Investors, including sophisticated individuals and institutions in addition to beginners, often look to market trends that unfold in financial securities before making buy or sell decisions. For instance, when there appears to be downward momentum in a stock price, conditions might be appropriate for a buying opportunity. Conversely, a soaring stock price might be an indication that a stock is nearing its potential, which could reflect a selling opportunity. When a stock that has been on a downward slide begins to reverse course and show signs of strength, investors might pile on and buy the stock. A bull trap is when those signs of increase were an aberration, the stock returns to its declines, and investors are subsequently trapped in the exposure.
Professional market technicians are in the habit of looking to investment trends to assess a stock's potential. Historical price movements are highly influential in the way that technicians and other investment professionals predict future stock performance. Money managers often apply investment strategies based on the price movement of a particular stock security, or changes that often suggest a stock is being undervalued or overvalued by investors and therefore presents an opportunity. In a bull trap, investors are falsely lured to believe that a stock's recent plight has been rectified only to learn that the upward momentum that was anticipated fails to profit these investors.
Incidentally, there are ways to capitalize on a bull trap. Market technicians use charts and graphs to determine when stocks have reached a peak or trough. In some cases, selling a stock or going short on that security, which is a bet that the price will decline, is recommended after an investment has hit its peak, or resistance level, and begins to retreat. A stock's resistance level can be determined by using charts and graphs illustrating price movements over a period of time. Professional hedge fund managers are involved with investment shorting techniques and may profit from a bull trap.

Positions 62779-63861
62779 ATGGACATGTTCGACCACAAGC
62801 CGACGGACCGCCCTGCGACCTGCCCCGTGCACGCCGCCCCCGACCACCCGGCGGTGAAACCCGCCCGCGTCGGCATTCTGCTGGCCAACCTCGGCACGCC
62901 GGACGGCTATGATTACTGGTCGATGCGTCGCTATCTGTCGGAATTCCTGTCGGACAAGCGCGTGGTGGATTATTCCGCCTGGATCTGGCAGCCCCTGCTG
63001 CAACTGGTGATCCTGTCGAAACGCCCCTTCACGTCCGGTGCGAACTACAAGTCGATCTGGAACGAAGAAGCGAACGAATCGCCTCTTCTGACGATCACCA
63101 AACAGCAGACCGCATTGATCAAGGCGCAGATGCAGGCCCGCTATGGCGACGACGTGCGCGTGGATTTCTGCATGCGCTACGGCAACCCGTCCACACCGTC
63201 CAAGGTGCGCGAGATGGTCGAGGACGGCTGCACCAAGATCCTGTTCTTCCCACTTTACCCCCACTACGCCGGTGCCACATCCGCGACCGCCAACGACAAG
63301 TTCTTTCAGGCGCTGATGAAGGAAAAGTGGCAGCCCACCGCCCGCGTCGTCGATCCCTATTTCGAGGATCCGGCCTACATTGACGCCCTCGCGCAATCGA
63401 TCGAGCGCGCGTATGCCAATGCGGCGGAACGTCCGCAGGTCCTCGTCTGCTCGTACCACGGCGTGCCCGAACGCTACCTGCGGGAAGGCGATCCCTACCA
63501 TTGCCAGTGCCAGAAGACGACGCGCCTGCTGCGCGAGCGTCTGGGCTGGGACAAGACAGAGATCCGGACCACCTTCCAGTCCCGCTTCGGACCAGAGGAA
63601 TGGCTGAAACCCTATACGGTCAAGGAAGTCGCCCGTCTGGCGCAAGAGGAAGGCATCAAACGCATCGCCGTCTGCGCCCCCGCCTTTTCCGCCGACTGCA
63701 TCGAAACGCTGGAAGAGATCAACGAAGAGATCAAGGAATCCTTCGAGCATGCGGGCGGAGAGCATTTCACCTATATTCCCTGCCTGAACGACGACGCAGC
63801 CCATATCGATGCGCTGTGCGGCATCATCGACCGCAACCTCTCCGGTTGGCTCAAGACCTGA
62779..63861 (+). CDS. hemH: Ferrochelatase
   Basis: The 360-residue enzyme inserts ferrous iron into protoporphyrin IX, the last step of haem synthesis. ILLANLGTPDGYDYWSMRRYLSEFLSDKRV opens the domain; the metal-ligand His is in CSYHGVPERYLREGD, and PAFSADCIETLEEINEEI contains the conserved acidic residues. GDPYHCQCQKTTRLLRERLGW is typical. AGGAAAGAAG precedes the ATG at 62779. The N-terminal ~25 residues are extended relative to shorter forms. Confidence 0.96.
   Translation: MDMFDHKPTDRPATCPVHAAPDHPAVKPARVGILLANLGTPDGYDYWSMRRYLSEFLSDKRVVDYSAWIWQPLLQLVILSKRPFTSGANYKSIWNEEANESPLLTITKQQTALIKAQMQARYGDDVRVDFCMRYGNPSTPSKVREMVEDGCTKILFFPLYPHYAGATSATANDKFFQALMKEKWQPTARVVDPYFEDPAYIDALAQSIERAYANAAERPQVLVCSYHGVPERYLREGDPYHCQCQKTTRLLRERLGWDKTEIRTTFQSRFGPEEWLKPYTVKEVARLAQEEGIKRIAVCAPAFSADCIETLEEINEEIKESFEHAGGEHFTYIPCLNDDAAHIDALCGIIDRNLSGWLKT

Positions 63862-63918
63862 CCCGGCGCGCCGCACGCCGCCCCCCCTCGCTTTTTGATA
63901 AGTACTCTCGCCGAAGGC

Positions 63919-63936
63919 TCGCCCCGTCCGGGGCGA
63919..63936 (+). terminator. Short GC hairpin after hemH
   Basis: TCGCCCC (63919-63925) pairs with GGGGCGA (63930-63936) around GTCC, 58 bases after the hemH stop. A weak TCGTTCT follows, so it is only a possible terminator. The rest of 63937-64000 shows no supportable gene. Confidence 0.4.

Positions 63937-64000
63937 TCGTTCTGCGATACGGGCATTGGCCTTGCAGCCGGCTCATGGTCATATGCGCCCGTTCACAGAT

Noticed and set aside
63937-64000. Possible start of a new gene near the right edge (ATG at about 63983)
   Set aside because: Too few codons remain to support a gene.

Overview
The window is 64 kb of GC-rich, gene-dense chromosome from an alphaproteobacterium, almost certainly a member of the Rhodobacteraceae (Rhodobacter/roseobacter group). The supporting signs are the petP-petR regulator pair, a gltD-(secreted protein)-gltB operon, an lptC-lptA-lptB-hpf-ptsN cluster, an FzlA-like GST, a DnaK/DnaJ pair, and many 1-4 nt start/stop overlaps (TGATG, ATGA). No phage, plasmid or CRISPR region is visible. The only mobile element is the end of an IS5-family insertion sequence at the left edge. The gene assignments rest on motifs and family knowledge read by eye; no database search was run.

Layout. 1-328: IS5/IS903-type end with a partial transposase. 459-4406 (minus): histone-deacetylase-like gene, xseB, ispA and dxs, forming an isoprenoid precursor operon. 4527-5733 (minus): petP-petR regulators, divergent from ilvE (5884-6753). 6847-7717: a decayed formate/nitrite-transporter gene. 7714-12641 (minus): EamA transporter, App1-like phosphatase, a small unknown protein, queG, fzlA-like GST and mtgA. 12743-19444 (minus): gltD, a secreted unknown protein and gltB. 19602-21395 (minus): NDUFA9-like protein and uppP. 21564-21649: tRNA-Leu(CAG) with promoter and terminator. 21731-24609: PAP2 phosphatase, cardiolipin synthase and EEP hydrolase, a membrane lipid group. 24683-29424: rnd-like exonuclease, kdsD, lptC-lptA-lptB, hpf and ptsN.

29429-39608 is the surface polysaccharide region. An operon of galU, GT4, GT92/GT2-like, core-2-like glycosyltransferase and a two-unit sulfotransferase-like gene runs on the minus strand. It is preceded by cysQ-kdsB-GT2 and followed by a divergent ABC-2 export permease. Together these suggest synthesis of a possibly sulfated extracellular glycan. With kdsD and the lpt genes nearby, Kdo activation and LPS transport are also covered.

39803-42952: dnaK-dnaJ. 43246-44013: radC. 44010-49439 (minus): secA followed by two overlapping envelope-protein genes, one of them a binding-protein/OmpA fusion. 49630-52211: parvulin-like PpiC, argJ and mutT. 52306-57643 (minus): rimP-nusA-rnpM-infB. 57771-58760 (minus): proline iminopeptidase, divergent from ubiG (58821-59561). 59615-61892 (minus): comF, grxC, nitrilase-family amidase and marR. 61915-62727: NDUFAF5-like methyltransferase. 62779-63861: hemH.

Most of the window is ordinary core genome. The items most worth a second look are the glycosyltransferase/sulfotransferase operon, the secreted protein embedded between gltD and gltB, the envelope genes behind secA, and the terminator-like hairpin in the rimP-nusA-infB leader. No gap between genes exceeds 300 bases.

There are different influences that can create a situation in the markets where a stock presents a bull trap. Investors often trade on emotions, including euphoria and fear. If there is some external event in the local or global economy that causes investors to celebrate, that enthusiasm for buying stocks may be short-lived. Subsequently, when current investors are faced only with the fundamental picture at a particular company, there may be more reasons to sell the investment than to hold onto it.